Of the many galleries in the Vatican, the Gallery of the Maps is often a crowd favorite. Displaying maps from all over the world created by Roman topographers during the 16th century, you can get a glimpse of what they thought the world looked like centuries ago. In this guide, we cover what you need to know about the Vatican Gallery of Maps before you visit.
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Vatican Gallery of Maps Guide
As one of the holiest spaces in the world, many visitors travel to the Vatican for religious purposes. However, you don’t need to be religious to appreciate the incredible collections and works of art held in the Vatican Museums.
By far one of the most over-the-top as far as decoration goes, the Gallery of Maps is literally a gigantic mural with frescoes on both sides of maps depicting Italy. Pope Gregory XIII, also known as the calendar pope, commissioned this room to be painted so he could accurately study the lands in which he lived and the surrounding areas.
The pope is probably most known for giving us the Gregorian calendar, which fixed the errors of the Julian calendar, created by Julius Caesar 1,500 years earlier. The Gallery of Maps provides a scientific approach to some of the museum’s most interesting artwork.
As you prepare for your Vatican Museums visit, you might also want to check out our ultra-comprehensive list of what to see at the Vatican written by a licensed Vatican guide! In this guide, find out more about the gallery’s history and what to see. Here’s what we’ll cover:
- History of the Gallery of Maps
- What to see in the Gallery of Maps
- Restoration of the Gallery of Maps
- Gallery of Maps Facts
- Vatican Tours with Gallery of Maps
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History of the Gallery of Maps
As you approach the Sistine Chapel, you’ll be led through a series of hallways and galleries. One of the most impressive galleries you’ll visit on this stroll is the Gallery of Maps. It consists of 40 frescoes of maps, detailing the Italian regions and papal properties that existed during the time of Pope Gregory XIII.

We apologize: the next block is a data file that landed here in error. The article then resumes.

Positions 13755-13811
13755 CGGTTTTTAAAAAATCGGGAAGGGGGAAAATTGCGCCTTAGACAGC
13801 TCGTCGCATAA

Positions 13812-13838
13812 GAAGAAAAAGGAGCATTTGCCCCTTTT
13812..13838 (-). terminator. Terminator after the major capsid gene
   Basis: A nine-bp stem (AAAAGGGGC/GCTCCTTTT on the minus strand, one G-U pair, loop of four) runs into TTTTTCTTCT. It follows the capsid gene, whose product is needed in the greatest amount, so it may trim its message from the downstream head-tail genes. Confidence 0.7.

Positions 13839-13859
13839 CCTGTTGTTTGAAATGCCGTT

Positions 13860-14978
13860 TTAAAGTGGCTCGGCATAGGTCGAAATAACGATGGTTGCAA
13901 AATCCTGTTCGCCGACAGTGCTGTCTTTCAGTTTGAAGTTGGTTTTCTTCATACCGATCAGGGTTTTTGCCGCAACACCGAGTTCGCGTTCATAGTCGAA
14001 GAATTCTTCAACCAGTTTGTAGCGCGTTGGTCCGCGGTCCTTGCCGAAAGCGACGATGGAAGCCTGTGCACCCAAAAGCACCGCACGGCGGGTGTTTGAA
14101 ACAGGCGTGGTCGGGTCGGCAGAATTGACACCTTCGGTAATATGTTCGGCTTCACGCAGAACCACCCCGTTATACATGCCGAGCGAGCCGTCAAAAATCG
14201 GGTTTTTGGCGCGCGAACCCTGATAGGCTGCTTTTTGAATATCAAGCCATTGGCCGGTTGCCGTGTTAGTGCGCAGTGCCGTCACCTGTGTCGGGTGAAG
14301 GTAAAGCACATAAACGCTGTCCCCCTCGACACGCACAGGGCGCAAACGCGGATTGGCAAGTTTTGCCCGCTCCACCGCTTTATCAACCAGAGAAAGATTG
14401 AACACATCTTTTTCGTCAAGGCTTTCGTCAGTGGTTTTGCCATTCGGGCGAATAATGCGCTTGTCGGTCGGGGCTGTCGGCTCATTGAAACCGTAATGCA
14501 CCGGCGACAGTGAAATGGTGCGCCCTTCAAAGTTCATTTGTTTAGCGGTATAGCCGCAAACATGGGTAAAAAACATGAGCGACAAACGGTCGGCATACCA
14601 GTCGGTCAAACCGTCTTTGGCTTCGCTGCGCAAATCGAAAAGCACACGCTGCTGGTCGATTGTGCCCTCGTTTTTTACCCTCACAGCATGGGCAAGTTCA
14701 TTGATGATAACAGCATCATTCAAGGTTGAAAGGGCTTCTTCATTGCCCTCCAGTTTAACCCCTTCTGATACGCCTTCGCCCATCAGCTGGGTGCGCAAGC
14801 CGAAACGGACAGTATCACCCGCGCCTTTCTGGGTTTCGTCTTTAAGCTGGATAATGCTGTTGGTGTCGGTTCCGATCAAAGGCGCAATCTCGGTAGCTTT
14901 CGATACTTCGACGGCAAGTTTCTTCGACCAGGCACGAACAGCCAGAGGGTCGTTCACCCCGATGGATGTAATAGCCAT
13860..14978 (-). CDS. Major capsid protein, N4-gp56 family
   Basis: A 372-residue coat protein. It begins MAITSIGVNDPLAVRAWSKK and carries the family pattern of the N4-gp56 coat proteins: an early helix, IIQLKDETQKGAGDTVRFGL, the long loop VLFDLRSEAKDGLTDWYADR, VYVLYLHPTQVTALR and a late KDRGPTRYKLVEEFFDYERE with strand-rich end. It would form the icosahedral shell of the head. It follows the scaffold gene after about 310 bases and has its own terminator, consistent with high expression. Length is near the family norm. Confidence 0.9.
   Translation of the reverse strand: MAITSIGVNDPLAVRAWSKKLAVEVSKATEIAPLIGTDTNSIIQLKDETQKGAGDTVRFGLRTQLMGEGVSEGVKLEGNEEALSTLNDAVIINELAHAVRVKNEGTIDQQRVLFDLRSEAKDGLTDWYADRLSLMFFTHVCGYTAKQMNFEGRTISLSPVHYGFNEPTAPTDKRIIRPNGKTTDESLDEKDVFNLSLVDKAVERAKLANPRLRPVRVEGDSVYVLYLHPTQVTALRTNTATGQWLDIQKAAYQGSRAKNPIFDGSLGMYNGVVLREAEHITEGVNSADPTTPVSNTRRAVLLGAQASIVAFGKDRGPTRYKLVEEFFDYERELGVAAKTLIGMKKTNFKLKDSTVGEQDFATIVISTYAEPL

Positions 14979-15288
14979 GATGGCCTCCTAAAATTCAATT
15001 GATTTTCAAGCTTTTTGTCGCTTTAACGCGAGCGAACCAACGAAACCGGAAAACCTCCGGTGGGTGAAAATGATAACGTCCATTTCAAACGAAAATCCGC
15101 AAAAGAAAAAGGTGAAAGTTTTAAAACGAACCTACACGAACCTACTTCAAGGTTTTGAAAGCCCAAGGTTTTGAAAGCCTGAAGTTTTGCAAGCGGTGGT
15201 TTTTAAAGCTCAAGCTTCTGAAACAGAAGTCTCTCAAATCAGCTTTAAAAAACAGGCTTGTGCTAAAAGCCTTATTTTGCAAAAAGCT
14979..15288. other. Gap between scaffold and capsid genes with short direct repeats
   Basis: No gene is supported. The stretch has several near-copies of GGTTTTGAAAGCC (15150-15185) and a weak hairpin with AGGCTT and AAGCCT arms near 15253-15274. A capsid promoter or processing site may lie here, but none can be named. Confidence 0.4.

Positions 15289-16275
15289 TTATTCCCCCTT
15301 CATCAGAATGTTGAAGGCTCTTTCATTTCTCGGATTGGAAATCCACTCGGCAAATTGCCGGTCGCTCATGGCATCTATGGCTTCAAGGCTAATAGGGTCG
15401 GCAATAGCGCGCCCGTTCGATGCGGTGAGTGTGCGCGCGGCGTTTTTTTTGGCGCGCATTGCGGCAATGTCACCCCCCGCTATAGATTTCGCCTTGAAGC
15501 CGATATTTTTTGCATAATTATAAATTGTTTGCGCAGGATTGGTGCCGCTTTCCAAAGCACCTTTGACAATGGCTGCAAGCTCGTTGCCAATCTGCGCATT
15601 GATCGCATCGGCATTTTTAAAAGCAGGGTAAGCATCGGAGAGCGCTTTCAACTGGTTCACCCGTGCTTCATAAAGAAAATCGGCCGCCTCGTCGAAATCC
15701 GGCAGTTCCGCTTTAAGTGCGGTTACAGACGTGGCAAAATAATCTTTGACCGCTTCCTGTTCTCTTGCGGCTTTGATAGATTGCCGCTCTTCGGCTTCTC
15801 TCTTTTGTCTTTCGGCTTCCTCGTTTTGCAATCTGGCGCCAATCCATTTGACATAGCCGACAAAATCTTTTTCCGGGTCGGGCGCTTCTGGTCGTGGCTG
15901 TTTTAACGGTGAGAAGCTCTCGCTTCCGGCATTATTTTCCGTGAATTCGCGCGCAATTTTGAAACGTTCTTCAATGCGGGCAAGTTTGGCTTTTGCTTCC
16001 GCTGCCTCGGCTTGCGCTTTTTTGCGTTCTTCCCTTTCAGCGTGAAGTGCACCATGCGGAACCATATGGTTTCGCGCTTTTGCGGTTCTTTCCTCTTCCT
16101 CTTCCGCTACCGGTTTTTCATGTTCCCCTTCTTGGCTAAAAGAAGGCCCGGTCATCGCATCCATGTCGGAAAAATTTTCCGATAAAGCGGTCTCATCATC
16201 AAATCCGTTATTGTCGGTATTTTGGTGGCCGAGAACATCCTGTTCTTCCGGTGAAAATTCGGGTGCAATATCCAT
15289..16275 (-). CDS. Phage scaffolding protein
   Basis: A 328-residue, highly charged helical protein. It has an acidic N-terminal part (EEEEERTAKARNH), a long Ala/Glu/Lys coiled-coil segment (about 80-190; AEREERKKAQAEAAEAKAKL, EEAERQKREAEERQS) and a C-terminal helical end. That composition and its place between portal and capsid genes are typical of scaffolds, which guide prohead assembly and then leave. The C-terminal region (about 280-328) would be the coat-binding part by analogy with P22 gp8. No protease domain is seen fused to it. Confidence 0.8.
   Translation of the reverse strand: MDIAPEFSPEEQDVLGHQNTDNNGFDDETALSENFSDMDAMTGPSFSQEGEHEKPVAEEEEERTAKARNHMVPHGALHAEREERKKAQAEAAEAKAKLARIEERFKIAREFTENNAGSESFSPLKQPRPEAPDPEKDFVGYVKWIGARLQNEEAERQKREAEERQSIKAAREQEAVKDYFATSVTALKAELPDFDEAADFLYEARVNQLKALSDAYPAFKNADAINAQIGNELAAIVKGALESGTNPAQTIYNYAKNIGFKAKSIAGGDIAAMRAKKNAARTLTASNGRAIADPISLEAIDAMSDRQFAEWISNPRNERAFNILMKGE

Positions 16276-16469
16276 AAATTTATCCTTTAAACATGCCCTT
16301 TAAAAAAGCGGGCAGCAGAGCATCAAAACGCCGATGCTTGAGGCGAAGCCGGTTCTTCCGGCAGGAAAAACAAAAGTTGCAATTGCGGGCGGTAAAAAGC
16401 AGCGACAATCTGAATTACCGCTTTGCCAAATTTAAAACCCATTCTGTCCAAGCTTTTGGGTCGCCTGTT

The frescoes were created by Ignazio Danti between 1580 and 1585. Pope Gregory XIII had good reason to commission Danti for this task, as Danti had already built himself quite a portfolio by this time.
Before designing the frescoes for the Gallery of Maps in the Vatican Museums, he had served as a mathematics professor in Bologna. And before that, Danti designed the Sala della Carte Geografiche in the Palazzo Vecchio in Florence.
What To See in the Gallery of Maps
The frescoed maps in the gallery show the entirety of the Italian peninsula including additional areas like Corsica and Sardinia. As you walk toward the Sistine Chapel, you’ll find lands on the Tyhrennian coast on the left and lands on the Adriatic coast on the right.
Each of the frescoes features a different region of Italy, with the region’s major city specifically pinpointed. You’ll also find that the frescoes highlight important battles in Italy that occurred in these regions, such as the Battle of Lepanto, the Siege of Malta, and more.
Are the Maps in the Gallery of Maps Accurate?
Interestingly, Pope Gregory XIII had these designed so that he could explore his peninsula without having to leave his home. Clearly, it’s tough to say that the maps are completely accurate.
One of the heads of restoration of the Gallery of Maps, however, has said that the contents of the maps at present are accurate for the most part. What the artists didn’t know, though, they chose to omit.
Walking down this gallery, you’ll notice between each windowsill there’s a bizarre painting style depicting vines, demon-like heads, and strange children.
This painting style was called grotesque and was quite popular as decoration in the mid-16th century. The term comes from the Italian word grotta meaning “cave”.
At the beginning of the 16th century, artists like Raphael discovered ancient Roman frescoes in the area, which was Nero’s Golden House. This particular style had a huge impact on these artists, including Raphael.
Around the beginning of the 18th century, this decorative style fell completely out of fashion and that’s where today’s common meaning of the word “grotesque” comes from.
Imagine having to paint a 393-foot (120 meters) long ceiling and decorate it with stucco and gold leaf. That’s exactly what Ignazio Danti set out to do in 1580 together with artists Cesare Nebbia and Girolamo Muziano.
In three short years, they were able to finish not only the ceiling but even the side frescos. The ceiling is a mixture of saints, martyrs, apostles, and other important figures in Christianity.